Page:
Training Tips for Athletes
If you're an athlete, these tips can help you stay healthy and on top of your game.
By Jenilee Matz, MPH, Staff Writer
Whether your goal is to gain a leg up on the competition or just achieve a personal best, you must be mindful of your training. Athletes are prone to injury and have special needs.
Am I an athlete?
An athlete is anyone who plays a sport. It can be a team sport like soccer or basketball, or an individual sport like running or golf.
Competitive athletes may have different goals than people who exercise to lose weight or to stay fit. Their goal may be to win, to stay in shape, or to simply have fun.
To excel in their sport, some athletes train longer and harder than their body can handle. This can lead to injuries or health threats like dehydration. Athletes must take special precautions to stay healthy during training and competition.
Training tips for athletes of all kinds
Always check with your doctor first before increasing your activity level. Try these tips to help you stay healthy and on top of your game:
- Stay hydrated. Drink enough water to replace the fluids you lose through sweat when you exercise. Not only is dehydration risky to your health, but even slight dehydration can hurt your performance.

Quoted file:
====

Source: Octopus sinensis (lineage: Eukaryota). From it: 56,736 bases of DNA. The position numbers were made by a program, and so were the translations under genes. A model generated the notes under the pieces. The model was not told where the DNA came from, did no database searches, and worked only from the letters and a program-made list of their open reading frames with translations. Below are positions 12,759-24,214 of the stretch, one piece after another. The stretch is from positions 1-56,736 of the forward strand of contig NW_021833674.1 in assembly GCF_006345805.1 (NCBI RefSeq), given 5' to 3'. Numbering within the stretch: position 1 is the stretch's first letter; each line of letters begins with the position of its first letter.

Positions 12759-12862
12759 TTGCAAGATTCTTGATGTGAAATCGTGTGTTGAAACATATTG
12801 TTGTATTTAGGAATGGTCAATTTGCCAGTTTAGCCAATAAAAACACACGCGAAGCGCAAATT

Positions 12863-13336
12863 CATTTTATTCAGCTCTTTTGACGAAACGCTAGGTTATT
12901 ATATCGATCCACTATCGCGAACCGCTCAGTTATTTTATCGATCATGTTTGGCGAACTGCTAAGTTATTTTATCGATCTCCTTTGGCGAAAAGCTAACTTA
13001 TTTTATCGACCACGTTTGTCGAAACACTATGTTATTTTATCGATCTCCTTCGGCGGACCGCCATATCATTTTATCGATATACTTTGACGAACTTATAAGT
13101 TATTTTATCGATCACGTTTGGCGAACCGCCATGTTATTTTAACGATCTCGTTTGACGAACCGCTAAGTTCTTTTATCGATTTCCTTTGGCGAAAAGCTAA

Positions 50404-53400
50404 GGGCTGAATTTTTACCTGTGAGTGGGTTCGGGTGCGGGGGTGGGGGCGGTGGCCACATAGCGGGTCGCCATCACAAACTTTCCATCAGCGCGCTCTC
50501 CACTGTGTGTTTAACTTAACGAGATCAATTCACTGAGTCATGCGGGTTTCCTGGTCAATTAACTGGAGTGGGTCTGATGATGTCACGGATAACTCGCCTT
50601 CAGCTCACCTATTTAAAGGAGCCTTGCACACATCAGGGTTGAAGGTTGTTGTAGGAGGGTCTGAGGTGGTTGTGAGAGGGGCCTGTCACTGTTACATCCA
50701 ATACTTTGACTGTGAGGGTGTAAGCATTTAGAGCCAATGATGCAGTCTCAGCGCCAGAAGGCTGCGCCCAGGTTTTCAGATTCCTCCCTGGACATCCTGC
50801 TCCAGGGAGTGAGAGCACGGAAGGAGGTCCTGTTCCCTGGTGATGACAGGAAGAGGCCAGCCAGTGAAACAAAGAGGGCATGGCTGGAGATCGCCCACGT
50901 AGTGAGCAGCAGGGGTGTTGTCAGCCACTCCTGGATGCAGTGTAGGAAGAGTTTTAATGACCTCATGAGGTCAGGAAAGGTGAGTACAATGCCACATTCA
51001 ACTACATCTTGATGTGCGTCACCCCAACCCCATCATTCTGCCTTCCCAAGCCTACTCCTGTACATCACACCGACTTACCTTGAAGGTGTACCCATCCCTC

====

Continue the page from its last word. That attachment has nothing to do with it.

Note that drinking too much water can cause a rare condition called hyponatremia, which is marked by low sodium levels. This rare condition usually only happens to people who are exercising for a long period of time, such as a marathon runner. If you workout hard for 1 hour or longer, consider drinking a sports beverage during exercise instead of just water. Sports drinks replace needed electrolytes such as sodium, potassium, and magnesium.
- Do not train in pain. If you get hurt, stop training and see your doctor. Trying to train through the pain could lead to a worse injury that will take longer to heal.
- Don't do too much, too soon. Training longer and harder is not the best way to build up strength. "Off" days are equally as important as training days because they allow your muscles to rebuild. Over-training can lead to poor performance and injury. A good rule of thumb is to increase how much training you do by no more than 10 percent each week.
- Have proper nutrition. Refueling after a workout helps rebuild muscles and replenish glycogen stores. Some experts recommend eating both protein and carbohydrates within 1 hour of finishing a training session. Simple snacks like low-fat or nonfat yogurt and a banana, cereal with low-fat or nonfat milk, or trail mix are good choices.
- Get plenty of rest. Rest gives the body time to heal and recover from training sessions. A regular sleep schedule will also help your mind focus on training and focus better during competition, too.
- Cross-train. Cross-training means doing a physical activity other than your sport. For a basketball player, this could mean swimming. A long-distance runner may do cycling. Cross-training helps athletes by keeping the whole body fit. It helps strengthen muscles not normally used, which may lead to fewer injuries. Cross-training also can help build stronger bones and increase overall flexibility and endurance.